In 2013, Matt Hasselbeck joined the Indianapolis Colts as Luck's backup, and tweeted out a couple of pictures of the starting QB's phone: A heavily used, thoroughly scratched, AT&T branded Samsung flip phone, akin to a super-cheap "burner" that can be acquired at any convenience or drug store. Three years later, Luck confirmed that he was still carrying that technological relic. "The phone is still around," he told USA Today. "I like it. It's a comfort thing." While he apparently used an iPad for some tasks more advanced than talking and texting, AT&T just couldn't take it anymore. A couple weeks after his 2016 flip phone admission, AT&T sent Luck a new one.

Lots of Luck for the cast of Parks and Recreation

The 2013 Parks and Recreation episode "Two Parties" concerns the pre-wedding bachelor and bachelorette parties for the engaged Ben Wyatt (Adam Scott) and Leslie Knope (Amy Poehler). Ben's friends suddenly realize that none of them had ever experienced a proper bachelor party, and they set out to have an epic night with a little something for everyone. As Chris Traeger is the city manager of the show's central location of Pawnee, Indiana, he has some connections, and arranges for the guys to visit Lucas Oil Stadium in Indianapolis and toss a football around on the field ... with Indianapolis Colts owner Jim Irsay and star players Reggie Wayne and Andrew Luck. While the event fulfilled a dream for Andy Dwyer (Chris Pratt), Andrew Luck apparently also had a spectacular time. 

"We were told we had maybe an hour with the players," Parks and Recreation co-creator Michael Schur tweeted about the episode in 2019. "Then Andrew Luck showed up, and he was an absolute delight. Warm, funny, generous. He threw TD passes to anyone who wanted one, just to make us happy." Schur explained that Luck taught proper ball-gripping technique to Pratt and "made fifty fans that day," referring to the assembled Parks cast and crew. For his part, Luck said he agreed to shoot the episode because, "My younger siblings think it's cool. I gotta look cool to them somehow."

How Andrew Luck met his kid's mother

Andrew Luck has only ever been publicly romantically linked with one person: Nicole Pechanec. The couple, who tied the knot in March 2019, have a lot in common. They're the same age and they met at Stanford, where both graduated in 2012 after studying architectural design at the university's School of Engineering.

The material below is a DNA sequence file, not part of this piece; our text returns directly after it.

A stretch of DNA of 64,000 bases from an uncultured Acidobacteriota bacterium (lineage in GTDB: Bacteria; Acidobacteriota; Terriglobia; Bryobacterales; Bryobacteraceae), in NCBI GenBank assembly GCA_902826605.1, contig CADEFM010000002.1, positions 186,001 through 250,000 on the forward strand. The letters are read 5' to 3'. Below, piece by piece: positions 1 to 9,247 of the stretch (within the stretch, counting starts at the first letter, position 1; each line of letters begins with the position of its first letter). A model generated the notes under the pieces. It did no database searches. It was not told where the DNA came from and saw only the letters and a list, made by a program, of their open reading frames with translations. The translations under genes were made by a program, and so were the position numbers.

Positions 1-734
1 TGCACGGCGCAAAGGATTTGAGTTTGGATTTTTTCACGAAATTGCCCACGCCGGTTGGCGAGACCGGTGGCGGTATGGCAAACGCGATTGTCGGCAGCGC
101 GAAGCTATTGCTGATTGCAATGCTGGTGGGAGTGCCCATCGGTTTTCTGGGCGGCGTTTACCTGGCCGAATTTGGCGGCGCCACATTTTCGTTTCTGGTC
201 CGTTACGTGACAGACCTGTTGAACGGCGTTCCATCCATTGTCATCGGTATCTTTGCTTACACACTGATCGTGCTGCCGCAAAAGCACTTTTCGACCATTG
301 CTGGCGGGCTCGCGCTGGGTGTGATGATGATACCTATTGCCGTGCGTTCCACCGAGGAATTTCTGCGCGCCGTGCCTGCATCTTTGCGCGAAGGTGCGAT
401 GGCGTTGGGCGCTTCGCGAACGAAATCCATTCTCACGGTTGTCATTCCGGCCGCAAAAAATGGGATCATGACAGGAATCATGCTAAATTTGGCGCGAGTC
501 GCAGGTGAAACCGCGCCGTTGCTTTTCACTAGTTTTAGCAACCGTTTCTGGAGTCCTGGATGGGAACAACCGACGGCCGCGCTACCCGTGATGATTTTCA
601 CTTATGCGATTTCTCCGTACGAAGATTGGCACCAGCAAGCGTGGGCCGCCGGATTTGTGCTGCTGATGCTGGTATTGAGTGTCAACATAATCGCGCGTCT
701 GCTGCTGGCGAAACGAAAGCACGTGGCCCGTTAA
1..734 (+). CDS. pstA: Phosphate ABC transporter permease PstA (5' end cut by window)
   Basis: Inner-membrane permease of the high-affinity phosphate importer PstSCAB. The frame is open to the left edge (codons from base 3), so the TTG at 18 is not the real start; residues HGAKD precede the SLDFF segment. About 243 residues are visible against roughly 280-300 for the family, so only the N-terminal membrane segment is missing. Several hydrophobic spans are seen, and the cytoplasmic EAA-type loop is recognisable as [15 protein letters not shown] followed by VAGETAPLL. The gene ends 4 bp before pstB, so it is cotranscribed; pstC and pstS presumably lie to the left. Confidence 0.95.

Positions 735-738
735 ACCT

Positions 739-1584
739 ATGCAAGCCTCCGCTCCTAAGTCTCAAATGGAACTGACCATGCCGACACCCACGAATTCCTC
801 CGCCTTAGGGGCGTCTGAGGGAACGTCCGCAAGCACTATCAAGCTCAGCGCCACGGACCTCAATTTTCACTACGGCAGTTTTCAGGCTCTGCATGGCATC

And while two-time Heisman Trophy finalist Luck's 82 touchdowns led Stanford to back-to-back bowl games, Pechanac was also a dominant student athlete, captaining the school's gymnastics team. In both 2010 and 2012, the squad competed in the national finals and finished fourth. She also competed for the Czech Republic on the world level. Just as Luck's father, Oliver, spent years in football, Pechanac's Czechoslovakian-born mother is a former gymnast, who then moved into gymnastics coaching. Matching (or likely exceeding) her bookish husband's mental strength, Pechanac is pretty darn smart, too—she interned with NASA and earned an MBA.

Andrew Luck's shockingly early retirement

On August 24, 2019, Andrew Luck's Indianapolis Colts lost to the Chicago Bears in an NFL preseason game. The quarterback, sidelined with an ankle injury, didn't play that night, but he certainly grabbed all the headlines, when, after the game, the 29-year-old held a press conference to announcement his retirement from football. 

The reason for what Luck called "the hardest decision" of his life? His string of injuries sucked out a lot of the joy of football for him. "For the last four years or so, I've been in this cycle of injury, pain, rehab, injury, pain, rehab, and it's been unceasing, unrelenting, both in-season and offseason, and I felt stuck in it," Luck said. "The only way I see out is to no longer play football." Indeed, Luck's career was beset by devastating injuries that benched him for half of the 2015 season, left him playing "in pain" in 2016, and then excluded him entirely in 2017. He leaves behind a stellar, if short, legacy as the third most-productive passer in Colts history, behind only Peyton Manning and Johnny Unitas. (And he's always got that architecture degree to fall back on.)